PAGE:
Avoid a Crisis as Soaring Energy Costs Burn Your Money

How To Avoid A Crisis This Winter As Soaring Energy Costs Burn Your Money

Money to spend: most households will see their energy bills increase in the coming months

Households are facing a harsh winter with skyrocketing energy bills, with annual costs expected to rise by several hundred pounds for many. Most of the best energy deals have already been taken off the market and suppliers are going bankrupt in droves, leaving millions of customers in need of a new supplier.

Why is this happening?

Wholesale gas prices are skyrocketing, 70% in one month and 250% since the start of the year. This is due to a combination of factors, including an increase in demand following the closures, a reduction in supply from Russia, a fire disrupting France’s electricity supply and a particularly cold winter last year. , which left stocks more depleted than usual.

What does this mean for energy bills?

Most households will see their energy bills increase over the next few months, some by the equivalent of hundreds of pounds per year. However, the increase will depend on the type of agreement you are on.

If you are at the fixed rate, your supplier cannot increase the price of your gas or electricity until the end of the contract. But, when that happens, you will be transferred to the default rate, which will likely be considerably higher.

You can look for a new fixed rate offer, but you will likely find that any available offer will be more expensive than your current one.

Some providers are offering fixed rate offers of almost £ 2,000 per year (based on average energy consumption), which is well over double the cost of the offers available last year.

About 15 million households benefit from their supplier’s default tariff, which is subject to an energy price cap that limits the amount they can be billed. But the price cap rises early next month, which will add another £ 139 to the average annual bill.

Experts warn that a further increase of £ 280 could be possible as early as April, when the energy price cap is expected to be revised. That would take bills up to £ 1,455 per year on average.

What is happening with the suppliers?

Seven energy suppliers have gone bankrupt in recent weeks, including Avro Energy, Green and People’s Energy.

Several more are expected to follow before January. This is because suppliers have to buy gas at higher prices, but cannot pass the additional costs on to customers who benefit from fixed tariffs or protected by price caps.

Small suppliers suffer the most. Large suppliers buy energy well in advance, so they are protected when wholesale prices suddenly increase. Smaller suppliers tend to buy the energy they need and are therefore more exposed to price fluctuations.

What happens if my supplier goes bankrupt?

While it can be overwhelming when your supplier goes bankrupt, your supply will never be affected.

Energy regulator Ofgem is appointing an alternative energy company – known as a supplier of last resort – to take over.

Business Secretary Kwasi Kwarteng said last week: “In all scenarios, we will guarantee UK consumers continuity of supply – through a supplier of last resort or a special administrator if necessary.”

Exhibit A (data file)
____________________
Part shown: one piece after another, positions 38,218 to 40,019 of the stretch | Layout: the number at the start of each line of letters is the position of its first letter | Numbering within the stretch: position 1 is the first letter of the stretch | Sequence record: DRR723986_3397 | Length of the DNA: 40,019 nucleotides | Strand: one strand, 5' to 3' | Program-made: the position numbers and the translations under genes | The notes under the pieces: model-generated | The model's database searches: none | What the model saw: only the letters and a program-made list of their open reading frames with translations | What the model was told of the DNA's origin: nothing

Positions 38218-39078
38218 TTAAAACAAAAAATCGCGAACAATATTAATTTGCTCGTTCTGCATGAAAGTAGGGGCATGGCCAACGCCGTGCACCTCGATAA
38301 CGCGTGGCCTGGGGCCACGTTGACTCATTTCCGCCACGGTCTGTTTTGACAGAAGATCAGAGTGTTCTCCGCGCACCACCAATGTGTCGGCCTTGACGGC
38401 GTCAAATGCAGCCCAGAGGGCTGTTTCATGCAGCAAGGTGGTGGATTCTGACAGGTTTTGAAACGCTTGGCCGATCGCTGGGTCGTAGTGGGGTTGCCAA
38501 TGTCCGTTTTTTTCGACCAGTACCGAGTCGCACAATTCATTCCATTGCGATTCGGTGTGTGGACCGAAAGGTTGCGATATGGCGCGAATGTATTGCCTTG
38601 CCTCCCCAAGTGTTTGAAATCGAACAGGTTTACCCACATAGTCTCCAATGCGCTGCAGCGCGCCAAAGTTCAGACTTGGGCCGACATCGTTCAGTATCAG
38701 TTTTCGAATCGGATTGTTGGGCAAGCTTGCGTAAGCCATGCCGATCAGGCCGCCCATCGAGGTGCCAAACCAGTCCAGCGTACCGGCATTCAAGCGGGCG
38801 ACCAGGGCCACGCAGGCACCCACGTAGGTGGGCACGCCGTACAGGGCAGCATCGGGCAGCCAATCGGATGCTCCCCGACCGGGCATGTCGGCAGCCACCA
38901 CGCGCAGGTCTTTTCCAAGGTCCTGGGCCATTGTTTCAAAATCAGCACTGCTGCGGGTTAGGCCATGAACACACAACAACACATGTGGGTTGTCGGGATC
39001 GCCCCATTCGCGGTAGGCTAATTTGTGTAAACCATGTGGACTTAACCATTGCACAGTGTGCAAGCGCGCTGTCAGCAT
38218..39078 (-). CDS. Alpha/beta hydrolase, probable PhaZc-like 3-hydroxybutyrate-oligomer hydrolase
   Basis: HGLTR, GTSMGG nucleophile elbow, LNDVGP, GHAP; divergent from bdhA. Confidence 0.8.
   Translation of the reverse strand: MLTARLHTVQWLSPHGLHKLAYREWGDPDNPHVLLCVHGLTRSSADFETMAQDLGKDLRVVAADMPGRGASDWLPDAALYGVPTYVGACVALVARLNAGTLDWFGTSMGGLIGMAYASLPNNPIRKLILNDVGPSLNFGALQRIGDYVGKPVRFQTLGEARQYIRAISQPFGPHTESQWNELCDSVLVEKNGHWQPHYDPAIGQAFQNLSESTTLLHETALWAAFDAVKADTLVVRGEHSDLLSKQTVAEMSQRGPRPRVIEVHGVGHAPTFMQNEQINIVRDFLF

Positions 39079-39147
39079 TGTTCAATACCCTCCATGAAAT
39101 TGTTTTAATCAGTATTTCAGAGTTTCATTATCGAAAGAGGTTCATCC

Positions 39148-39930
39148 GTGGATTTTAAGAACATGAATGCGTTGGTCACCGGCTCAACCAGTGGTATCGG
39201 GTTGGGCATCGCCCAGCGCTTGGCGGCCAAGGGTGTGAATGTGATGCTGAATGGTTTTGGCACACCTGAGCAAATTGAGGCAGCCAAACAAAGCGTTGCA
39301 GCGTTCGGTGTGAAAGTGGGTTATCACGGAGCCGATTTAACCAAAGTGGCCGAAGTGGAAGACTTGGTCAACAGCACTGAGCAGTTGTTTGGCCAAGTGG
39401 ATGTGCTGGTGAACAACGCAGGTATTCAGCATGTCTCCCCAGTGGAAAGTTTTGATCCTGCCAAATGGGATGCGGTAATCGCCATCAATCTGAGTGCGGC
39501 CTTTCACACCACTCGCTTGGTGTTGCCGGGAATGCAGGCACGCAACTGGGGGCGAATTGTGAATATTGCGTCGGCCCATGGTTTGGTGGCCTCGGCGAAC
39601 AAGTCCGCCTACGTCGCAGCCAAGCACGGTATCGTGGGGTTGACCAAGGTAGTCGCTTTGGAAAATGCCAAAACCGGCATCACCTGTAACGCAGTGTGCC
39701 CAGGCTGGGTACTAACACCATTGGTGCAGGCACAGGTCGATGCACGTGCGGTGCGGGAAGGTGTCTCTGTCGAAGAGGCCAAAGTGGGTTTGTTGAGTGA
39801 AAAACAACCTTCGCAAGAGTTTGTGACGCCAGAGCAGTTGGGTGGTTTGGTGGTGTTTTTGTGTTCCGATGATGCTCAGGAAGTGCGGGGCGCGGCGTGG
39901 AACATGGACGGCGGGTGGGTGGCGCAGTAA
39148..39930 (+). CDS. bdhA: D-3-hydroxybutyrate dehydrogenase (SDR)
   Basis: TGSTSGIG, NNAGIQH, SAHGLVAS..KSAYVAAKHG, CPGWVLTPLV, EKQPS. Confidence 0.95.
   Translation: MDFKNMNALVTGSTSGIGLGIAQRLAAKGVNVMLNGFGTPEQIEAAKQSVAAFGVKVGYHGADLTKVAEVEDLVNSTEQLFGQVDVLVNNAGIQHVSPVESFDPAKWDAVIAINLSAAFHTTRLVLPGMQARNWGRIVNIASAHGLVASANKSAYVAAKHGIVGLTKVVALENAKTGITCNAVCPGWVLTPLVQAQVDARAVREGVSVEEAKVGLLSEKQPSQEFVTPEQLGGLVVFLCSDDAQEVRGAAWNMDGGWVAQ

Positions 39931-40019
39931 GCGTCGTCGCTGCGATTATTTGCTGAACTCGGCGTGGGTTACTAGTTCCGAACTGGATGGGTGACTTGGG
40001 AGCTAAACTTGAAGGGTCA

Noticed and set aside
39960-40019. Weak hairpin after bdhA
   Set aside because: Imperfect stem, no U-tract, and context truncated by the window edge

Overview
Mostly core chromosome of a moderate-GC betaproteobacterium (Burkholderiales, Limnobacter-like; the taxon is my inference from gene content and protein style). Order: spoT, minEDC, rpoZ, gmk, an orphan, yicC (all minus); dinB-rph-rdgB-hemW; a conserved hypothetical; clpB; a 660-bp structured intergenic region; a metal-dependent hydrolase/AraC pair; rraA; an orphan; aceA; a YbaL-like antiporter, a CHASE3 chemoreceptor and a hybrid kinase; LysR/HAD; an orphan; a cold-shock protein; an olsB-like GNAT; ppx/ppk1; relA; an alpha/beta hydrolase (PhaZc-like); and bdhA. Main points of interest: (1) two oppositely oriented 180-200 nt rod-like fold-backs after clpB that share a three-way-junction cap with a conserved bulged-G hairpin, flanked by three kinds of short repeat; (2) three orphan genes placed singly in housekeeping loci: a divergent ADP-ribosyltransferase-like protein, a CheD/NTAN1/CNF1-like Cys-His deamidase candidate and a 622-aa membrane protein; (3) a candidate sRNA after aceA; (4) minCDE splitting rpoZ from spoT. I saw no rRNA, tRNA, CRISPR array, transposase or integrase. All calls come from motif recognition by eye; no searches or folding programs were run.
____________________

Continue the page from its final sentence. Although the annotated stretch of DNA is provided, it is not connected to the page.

Ofgem recommends that customers in this position stay put and wait to be transferred to a new supplier. But the new supplier doesn’t have to honor the rate you were on. This means that there is a good chance that the bills will go up when people change.

If your old provider owed you money, you should receive a refund within a month. However, it can often take much longer.

If your supplier goes bankrupt, take a meter reading and start over when the new business takes over. It may be helpful to take pictures of your electricity and gas meters. This way you will have a case if there is a dispute over what is owed.

In recent weeks, British Gas has taken over customers from PfP Energy, MoneyPlus Energy and People’s Energy. EDF has adopted Utility Point customers.

Can I upgrade to a better deal?

Normally, the solution to escaping an expensive energy tariff would be to search for a better deal on a price comparison site. But these are thin picks right now on these websites. Some, like Compare the Market, have even suspended their energy switching service.

If you want to change, be sure to do your homework first. Some tariffs require you to have a smart meter – and others to manage your account online. And they’ll likely ask you questions about your energy usage, although some will settle for your average direct debit payment in the past.

Also check out customer service reviews.

What if I’m having trouble paying my bills?

If you are concerned that you will not be able to pay your energy bill, you should contact your supplier immediately. They will be able to offer advice and discuss options. Charities such as Stepchange also offer free and unbiased help.

What else can I do?

Small changes to reduce energy use can all add up. For example, turning off appliances in standby mode can save £ 36 per year, while lowering the thermostat by one degree can save £ 80 per year. Turning off lights when not in use saves £ 14 per year.

Larger savings tend to require an upfront down payment, such as installing insulation, switching to a more efficient boiler, and choosing energy-efficient appliances when it comes to replacing your old ones.


About Janet Young

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